I noticed that people who avoided extremes tended to be happier. For example, being under the control of food—either because one was always searching for delicacies or because one was trying to avoid eating—led equally to unhappiness. A teenage version of equanimity.
I valued justice, but justice was always confusing me because compassion felt more fundamental. I would think I had figured out what was just and then someone else would come along and explain why their claim was greater and I’d be confused again.
I did not identify courage as a virtue, but certainly lived it.
I valued honesty. I vowed never to lie, even if it would have gotten me out of punishment.
My new parents demonstrated daily that money and power did not lead to happiness, another Stoic theme.
Every day, every interaction, demonstrated to me more clearly that having my own inner retreat and keeping my inner sanctuary untouched by the outside world was valuable.
As an outsider in my new family, I could see patterns of behavior that other people simply accepted as the way things were. I could notice things about one or another family member and recognize that they were acting oddly. I would wonder why they were the way they were and then often times, because I am a good listener, these people would explain themselves to me, and even as a child, I could see that they were responding to internal forces and old, extinct situations, even though their actions were affecting living people around them in the present. When I first heard the Evelyn Waugh phrase, “To understand all is to forgive all,” I felt as though a light bulb had gone off in my head. There was a way to say what I had been feeling for years in just seven words. I feel this is a succinct way of saying Meditations II.1 “Begin each day by telling yourself that today I shall be meeting with the insolent…”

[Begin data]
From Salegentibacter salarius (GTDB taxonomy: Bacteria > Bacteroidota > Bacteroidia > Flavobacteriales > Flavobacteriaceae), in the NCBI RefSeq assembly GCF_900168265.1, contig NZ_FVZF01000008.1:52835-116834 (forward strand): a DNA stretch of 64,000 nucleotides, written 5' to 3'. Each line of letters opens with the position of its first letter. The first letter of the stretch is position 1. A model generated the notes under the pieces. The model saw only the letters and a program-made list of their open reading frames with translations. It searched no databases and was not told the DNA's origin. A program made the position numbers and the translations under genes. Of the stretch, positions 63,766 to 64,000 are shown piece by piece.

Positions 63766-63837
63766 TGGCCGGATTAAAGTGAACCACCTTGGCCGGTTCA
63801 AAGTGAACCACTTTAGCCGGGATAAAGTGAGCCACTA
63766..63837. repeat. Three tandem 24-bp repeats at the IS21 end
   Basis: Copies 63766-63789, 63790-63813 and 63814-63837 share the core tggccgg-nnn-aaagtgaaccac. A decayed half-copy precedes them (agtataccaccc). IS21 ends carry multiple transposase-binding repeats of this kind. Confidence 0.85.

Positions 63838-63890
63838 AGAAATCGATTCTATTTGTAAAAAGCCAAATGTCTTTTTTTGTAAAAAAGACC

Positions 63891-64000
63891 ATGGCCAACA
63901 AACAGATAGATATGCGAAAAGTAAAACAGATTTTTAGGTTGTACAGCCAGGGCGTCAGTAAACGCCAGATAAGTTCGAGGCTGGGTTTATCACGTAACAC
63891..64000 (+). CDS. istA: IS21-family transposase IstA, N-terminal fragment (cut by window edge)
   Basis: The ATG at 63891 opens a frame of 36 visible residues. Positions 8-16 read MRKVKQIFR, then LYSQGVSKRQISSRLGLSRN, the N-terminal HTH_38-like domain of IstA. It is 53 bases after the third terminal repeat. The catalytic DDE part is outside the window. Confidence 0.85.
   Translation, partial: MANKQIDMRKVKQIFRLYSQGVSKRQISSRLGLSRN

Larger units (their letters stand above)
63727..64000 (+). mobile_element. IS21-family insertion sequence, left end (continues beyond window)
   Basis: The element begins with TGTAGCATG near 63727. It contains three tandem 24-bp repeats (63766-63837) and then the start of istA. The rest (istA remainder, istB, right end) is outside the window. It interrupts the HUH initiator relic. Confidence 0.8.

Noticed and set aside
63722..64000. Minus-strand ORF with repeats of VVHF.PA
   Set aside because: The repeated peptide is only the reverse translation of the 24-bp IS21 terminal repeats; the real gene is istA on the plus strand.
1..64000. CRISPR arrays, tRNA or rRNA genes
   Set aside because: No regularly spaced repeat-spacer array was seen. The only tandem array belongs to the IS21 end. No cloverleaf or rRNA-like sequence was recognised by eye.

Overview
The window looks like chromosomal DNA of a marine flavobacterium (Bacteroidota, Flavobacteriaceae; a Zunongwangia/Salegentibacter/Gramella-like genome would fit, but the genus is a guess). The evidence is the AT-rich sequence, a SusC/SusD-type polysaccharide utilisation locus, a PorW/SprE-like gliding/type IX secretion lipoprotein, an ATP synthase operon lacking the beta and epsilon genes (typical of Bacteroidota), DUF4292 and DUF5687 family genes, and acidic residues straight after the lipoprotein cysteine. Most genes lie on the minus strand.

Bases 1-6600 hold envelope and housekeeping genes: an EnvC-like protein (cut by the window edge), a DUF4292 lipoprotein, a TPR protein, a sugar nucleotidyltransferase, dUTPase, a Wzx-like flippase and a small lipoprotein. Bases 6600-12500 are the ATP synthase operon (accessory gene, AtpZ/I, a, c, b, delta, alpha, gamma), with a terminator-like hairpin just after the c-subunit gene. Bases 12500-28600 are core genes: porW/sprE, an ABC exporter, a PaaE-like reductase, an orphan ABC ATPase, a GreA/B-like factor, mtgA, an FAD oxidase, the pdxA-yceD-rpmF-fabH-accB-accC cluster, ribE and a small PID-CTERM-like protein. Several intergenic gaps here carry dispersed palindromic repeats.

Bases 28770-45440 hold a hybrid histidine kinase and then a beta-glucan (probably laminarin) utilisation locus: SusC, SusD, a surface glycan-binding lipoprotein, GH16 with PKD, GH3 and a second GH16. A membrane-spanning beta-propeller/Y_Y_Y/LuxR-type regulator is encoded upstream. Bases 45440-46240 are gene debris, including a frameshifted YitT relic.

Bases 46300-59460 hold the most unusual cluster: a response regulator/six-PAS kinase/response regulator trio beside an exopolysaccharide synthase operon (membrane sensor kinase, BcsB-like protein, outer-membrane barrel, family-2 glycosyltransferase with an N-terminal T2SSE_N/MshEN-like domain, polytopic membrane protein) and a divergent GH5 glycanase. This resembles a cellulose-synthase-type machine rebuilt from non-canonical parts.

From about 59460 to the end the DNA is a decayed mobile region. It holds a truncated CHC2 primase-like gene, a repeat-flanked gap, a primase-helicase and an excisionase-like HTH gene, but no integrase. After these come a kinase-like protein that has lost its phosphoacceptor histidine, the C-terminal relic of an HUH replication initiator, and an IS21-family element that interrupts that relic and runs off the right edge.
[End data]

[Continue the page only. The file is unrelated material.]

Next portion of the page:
As a person whose mother had died, and whose family had disappeared without warning, I understood memento mori.
These circumstances, death of a parent and having my family re-assigned, also led me to recognize the very limited collection of things that were under my control, compared to what was outside of my control. When I first saw the serenity prayer, I thought it weird that recognizing that most things were out of one’s control was a challenge for other people. I watched other people throwing themselves over and over against the wall of desire for wealth or fame which seemed an obviously losing strategy. No one is such a massive wrecking ball that they can breach these things by sheer force of will. In the process, everyone gets horribly banged up. Having been schooled in “you don’t control much” very early in life turned out to be quite useful.